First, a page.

Thomas Jefferson Papers
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Thomas Jefferson to James Madison , 27 June 1810

To James Madison

Monticello June 27. 10.

Dear Sir

Your letters of the 8th 15th and 22d are now to be acknoleged. I should consider the debt to mr Hooe as made incumbent on us by the wish of our Donor, and shall chearfully acquiesce in any arrangement you make on that subject. I have accordingly suspended sending for my portion till further information from you. Dougherty’s bill shall be duly attended to. I have recieved a copy of Judge Cooper’s opinion but have not yet read it. I shall do it with pleasure because I am sure it is able. there is not a stronger head in the US. than his. I hardly know whether I ought to trouble you with reading such a letter as the inclosed. the last half page is all that is material for you.1 the rest is an account of the country of Oppelousa. I know nothing of the writer, & take no interest in his application. our sufferings from drought have been extreme. the rains of the last month were but 2.I. and of this month the same, till the one now falling which has already given us ⁶⁄₁₀ and promises more, perhaps too much, for we had just begun our harvest. if not injured by rain it will generally be as fine a one as we have ever seen. corn, tho’ lower than ever known, has still time to yield a good crop. this rain will enable every one to pitch his tobo crop. it’s result must depend on the length of the fall as well as the intermediate seasons. it is very unpromising at present. the present rain is too late for the oats. very little will be high enough to cut. at length Gr. Br. has been forced to pull off her mask and shew that her real object is the exclusive use of the ocean. her good sense is overruled by her avarice, & that of Bonaparte by his own haughty & tyrannical temper. a return to embargo could alone save us. always yours affectionately

Th: Jefferson

be so good as to return the inclosed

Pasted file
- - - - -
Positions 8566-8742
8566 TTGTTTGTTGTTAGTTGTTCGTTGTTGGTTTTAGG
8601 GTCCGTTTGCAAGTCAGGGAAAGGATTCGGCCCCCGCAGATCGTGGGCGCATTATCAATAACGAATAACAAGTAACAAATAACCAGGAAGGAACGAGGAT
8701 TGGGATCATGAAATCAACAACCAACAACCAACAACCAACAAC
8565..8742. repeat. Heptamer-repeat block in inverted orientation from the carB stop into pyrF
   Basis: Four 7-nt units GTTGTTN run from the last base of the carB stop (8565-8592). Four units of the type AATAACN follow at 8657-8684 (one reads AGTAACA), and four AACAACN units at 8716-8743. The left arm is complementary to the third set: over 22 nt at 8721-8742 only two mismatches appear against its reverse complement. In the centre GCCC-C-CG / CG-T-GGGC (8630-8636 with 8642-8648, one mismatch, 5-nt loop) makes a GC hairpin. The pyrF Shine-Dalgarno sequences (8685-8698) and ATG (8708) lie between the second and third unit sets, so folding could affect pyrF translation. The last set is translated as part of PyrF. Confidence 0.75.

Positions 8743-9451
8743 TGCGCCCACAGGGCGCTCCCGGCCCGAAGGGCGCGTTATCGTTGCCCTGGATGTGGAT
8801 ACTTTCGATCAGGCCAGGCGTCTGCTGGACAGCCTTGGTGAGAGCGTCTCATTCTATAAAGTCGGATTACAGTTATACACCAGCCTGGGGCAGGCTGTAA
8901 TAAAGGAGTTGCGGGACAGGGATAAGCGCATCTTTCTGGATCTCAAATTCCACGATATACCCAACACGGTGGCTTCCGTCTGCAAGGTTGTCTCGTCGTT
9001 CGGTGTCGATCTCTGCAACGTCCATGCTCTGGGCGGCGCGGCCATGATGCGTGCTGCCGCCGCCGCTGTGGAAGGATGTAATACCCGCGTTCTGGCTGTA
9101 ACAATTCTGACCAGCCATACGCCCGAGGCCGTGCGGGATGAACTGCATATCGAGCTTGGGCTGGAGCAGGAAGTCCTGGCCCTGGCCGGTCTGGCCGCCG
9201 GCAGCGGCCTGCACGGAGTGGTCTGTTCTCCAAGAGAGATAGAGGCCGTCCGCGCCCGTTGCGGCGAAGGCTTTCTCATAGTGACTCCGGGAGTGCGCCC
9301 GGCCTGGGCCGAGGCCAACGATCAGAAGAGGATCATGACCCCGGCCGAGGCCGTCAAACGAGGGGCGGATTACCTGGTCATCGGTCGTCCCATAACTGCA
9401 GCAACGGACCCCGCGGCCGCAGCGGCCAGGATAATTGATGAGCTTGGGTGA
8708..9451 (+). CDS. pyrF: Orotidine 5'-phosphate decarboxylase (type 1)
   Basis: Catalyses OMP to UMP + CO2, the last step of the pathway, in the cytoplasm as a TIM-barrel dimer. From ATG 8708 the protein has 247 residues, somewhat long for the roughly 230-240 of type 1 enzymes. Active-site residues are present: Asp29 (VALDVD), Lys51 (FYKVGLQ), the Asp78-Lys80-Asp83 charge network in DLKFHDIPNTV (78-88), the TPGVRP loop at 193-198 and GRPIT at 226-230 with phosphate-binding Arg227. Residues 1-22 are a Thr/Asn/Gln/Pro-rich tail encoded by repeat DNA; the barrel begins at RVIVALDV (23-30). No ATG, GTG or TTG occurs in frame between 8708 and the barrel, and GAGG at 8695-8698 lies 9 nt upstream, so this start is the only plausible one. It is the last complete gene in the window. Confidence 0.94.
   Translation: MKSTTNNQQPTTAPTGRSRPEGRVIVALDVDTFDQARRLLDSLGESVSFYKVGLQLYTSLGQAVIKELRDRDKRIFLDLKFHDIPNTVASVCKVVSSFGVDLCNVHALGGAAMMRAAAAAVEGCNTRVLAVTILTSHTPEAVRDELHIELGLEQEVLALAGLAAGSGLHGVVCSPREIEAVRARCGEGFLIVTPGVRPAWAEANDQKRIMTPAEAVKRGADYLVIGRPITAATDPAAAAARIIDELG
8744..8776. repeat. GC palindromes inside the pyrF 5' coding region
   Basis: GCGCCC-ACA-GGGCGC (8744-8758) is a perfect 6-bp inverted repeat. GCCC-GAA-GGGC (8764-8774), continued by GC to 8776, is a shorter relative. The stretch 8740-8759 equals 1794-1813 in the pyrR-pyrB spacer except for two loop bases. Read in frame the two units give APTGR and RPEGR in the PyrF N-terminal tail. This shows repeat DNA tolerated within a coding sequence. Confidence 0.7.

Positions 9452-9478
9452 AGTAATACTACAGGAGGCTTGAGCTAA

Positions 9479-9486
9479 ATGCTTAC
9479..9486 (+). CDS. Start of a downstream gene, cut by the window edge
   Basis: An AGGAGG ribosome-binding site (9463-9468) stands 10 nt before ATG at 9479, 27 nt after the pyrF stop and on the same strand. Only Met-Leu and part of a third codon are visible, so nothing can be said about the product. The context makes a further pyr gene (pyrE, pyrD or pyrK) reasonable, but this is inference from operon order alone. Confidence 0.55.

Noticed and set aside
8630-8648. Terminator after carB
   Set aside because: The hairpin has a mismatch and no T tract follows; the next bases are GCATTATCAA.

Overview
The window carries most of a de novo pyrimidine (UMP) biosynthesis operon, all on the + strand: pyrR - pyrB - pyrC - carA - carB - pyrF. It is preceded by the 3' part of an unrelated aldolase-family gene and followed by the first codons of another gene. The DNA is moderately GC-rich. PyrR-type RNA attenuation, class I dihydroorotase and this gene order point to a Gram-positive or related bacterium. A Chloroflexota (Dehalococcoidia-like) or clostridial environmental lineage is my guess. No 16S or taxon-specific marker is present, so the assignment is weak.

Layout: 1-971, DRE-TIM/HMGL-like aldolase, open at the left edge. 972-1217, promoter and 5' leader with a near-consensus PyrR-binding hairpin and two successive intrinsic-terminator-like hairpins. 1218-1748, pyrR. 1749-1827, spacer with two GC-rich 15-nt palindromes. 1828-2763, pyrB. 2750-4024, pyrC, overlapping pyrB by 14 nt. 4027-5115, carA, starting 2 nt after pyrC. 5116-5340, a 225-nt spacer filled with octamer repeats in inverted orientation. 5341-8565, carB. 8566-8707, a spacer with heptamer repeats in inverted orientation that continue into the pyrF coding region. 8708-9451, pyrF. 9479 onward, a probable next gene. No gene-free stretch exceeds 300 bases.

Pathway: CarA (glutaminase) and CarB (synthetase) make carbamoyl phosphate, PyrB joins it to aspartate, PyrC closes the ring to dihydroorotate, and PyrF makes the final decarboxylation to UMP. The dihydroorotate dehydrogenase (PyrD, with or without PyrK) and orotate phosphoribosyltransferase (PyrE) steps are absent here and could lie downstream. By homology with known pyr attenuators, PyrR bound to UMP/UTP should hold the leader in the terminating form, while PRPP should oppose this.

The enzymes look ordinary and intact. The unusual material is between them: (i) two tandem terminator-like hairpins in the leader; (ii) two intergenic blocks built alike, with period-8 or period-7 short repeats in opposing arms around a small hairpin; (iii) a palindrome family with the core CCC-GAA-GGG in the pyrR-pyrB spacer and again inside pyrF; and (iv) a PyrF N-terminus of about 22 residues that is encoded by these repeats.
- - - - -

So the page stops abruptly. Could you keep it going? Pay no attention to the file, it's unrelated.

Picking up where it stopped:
RC (DLC: Madison Papers); adjacent to signature and above postscript: “The President of the US.” PoC (DLC); lacks postscript; endorsed by TJ. Enclosure: William Garrard to TJ, 6 May 1810, not found, but recorded in SJL as received from Opelousas on 10 June 1810.

1Preceding two words interlined.

Index Entries

  • Cooper, Thomas; The Opinion of Judge Cooper, on the Effect of a Sentence of a Foreign Court of Admiralty search
  • Cooper, Thomas; TJ on search
  • corn; at Monticello search
  • crops; oats search
  • Dougherty, Joseph; and merino sheep search
  • Embargo Act (1807); TJ on search
  • Garrard, William; letters from accounted for search
  • Garrard, William; letters from mentioned search
  • Great Britain; and U.S. search
  • Hooe, James Hewitt; and merino sheep search
  • Jarvis, William; and merino sheep search
  • Jefferson, Thomas; Opinions on; British government search
  • Jefferson, Thomas; Opinions on; Embargo acts search
  • Jefferson, Thomas; Opinions on; Napoleon search
  • Madison, James; and merino sheep search
  • Madison, James; letters to search
  • Monticello (TJ’s estate); oat crop at search
  • Monticello (TJ’s estate); tobacco crop at search
  • Napoleon I, emperor of France; TJ on search
  • oats; damaged by drought search
  • The Opinion of Judge Cooper, on the Effect of a Sentence of a Foreign Court of Admiralty (Cooper) search
  • tobacco; and drought search
  • United States; and Great Britain search
  • weather; drought search
  • weather; effect on crops search
  • weather; rain search